It didn't sink in until I saw the picture, but the parallels are eerie.
The last time Michigan skated at the US Bank Arena was 1996, when it was called Riverfront Coliseum and the rink was leaking cooling fluid thanks to an errant drill. The Wolverines defeated Colorado College 3-2 in overtime to win the 1996 national title. The similarities go far beyond the final score though.
The two games followed the exact same pattern. Michigan struck first to take a 1-0 lead, but was largely outplayed for the middle stretch of the game and found themselves trailing 2-1 heading into the third period. In 1996, defenseman Steven Halko wound up for a slap shot from the point, only to find a shot blocker in his way. He held the puck, skated around the defender and found teammate Mike Legg at the side of the goal to tie the game. Last night, defenseman Zach Werenski worked a give-and-go with teammate Boo Nieves to elude a defender and find an open lane to blast his slap shot through and tie the game, and send it to overtime.
They ended the same way too. In 1996, a broken play in the slot gave Michigan the puck at the left side of the crease. Bill Muckalt puts a shot on net and rebound comes out the other side to a wide open Brendan Morrison with the whole net to shoot at:
Last night, Kyle Connor has a play broken up in the high slot, but JT Compher picks up the puck at the left side of the crease. This time, the defender covers the shot, but Compher makes a beautiful blind pass to the other side of the net, where Motte is streaking down the same ice Morrison did, with the same wide open net in front of him.
Michigan's OT winner over Notre Dame pic.twitter.com/RHgmP4v1rX— CJ Fogler (@cjzero) March 26, 2016
In 1996, two-and-a-half year old Mario Lucia was probably somewhere in the arena watching his father Don on the bench coaching that Colorado College team. Last night, Mario was on the bench playing for Notre Dame.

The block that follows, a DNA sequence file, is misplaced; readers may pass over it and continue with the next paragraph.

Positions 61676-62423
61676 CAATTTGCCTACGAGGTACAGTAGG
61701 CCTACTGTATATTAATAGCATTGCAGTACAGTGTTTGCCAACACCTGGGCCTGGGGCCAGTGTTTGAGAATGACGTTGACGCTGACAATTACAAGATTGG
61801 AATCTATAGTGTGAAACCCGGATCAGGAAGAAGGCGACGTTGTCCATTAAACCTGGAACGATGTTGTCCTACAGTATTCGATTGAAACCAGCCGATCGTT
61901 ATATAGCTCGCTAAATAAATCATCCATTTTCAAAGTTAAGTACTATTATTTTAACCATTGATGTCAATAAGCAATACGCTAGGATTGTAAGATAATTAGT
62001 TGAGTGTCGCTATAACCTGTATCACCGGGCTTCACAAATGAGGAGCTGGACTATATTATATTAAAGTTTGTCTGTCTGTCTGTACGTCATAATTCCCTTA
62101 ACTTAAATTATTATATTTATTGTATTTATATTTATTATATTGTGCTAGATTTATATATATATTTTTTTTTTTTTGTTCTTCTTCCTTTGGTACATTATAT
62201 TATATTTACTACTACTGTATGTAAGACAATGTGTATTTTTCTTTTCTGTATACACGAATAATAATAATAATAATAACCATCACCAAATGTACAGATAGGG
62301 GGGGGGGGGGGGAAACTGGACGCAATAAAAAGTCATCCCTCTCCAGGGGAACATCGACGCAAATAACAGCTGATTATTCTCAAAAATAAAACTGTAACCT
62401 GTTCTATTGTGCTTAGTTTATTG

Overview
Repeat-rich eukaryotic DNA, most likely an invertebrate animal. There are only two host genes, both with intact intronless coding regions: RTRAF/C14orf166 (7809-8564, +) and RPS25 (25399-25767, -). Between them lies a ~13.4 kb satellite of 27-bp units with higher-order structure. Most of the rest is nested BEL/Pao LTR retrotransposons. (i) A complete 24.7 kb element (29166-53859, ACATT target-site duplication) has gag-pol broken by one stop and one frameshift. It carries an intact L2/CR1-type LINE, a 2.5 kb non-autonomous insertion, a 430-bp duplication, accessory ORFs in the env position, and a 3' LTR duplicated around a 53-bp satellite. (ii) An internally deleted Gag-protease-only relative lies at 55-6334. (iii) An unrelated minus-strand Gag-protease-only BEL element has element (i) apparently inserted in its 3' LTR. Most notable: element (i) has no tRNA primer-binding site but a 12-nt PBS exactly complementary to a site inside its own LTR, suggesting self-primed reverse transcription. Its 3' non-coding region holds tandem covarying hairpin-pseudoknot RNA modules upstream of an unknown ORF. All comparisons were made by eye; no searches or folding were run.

The stakes were certainly lower. Morrison's goal gave Michigan the national title. This year's Michigan team has a very tough game against North Dakota later today to even advance to the Frozen Four. But in both games, the implications of the win went far beyond the actual result for Michigan, and specifically, head coach Red Berenson.
On the TV broadcast of the 1996 game, when Morrison scores, ESPN play-by-play announcer, the late, great Tom Mees, lets the moment sink in for about 30 seconds as the camera shows reaction shots of an ecstatic Michigan and heartbroken Colorado College. Finally, the camera pans back to Berenson, shaking the hands of a Colorado College assistant. Mees first words after the goal: "Red Berenson....the gorilla is off his back"
Michigan had been to the Frozen Four three of the previous four years. The one team that missed was beaten in overtime of the NCAA quarterfinals by Lake Superior State, coached by now Notre Dame head coach Jeff Jackson.(That OT loss prompted Jackson's famous quote at the 1994 Frozen Four that "The best team isn't here"). Fair or not, questions were asked if Michigan would ever get over the hump and win an NCAA title under Berenson. There was no doubt he was an excellent coach, but he needed that national title on his resume to become a legend. Morrison's goal settled that once and for all.
If Berenson had a gorilla on his back in 1996, he may have had King Kong on there last night. The Wolverines had missed the NCAA Tournament three consecutive years, the first times they had missed the tournament since Berenson's first years taking the over the Michigan program in the early Byzantine Empire. With each missed tournament, whispers grew increasingly louder that maybe Berenson's best days were behind him and he should step aside to let someone else lead the program.
By the end of the season, there were strong rumors that this would be Berenson's last. The Wolverines qualified for the NCAA Tournament, but coming out of the single-bid Big Ten conference, and playing a total of only two games against teams that qualified for the NCAA Tournament all season, a loss last night would have made it very easy to write off this Michigan team as no different than the previous three years, just with a far worse schedule. But for the second time, one of Berenson's star junior forwards came streaking down the slot to pick up a loose puck all alone in the slot and and put those questions to rest. Once again, Michigan belongs with the elite teams in the world of college hockey.
The popular theory for years has been that Red Berenson is hanging on for the right season to go out on top. We don't know if this will be his last season. Even if it isn't, we know that opportunities beyond this, especially with Michigan likely rebuilding next year, will be few. If this is the last time we see a Berenson-coached Michigan team on the big stage, what a way to go out. The perfect reminder of what his team did 20 years ago, and what they are still capable of today.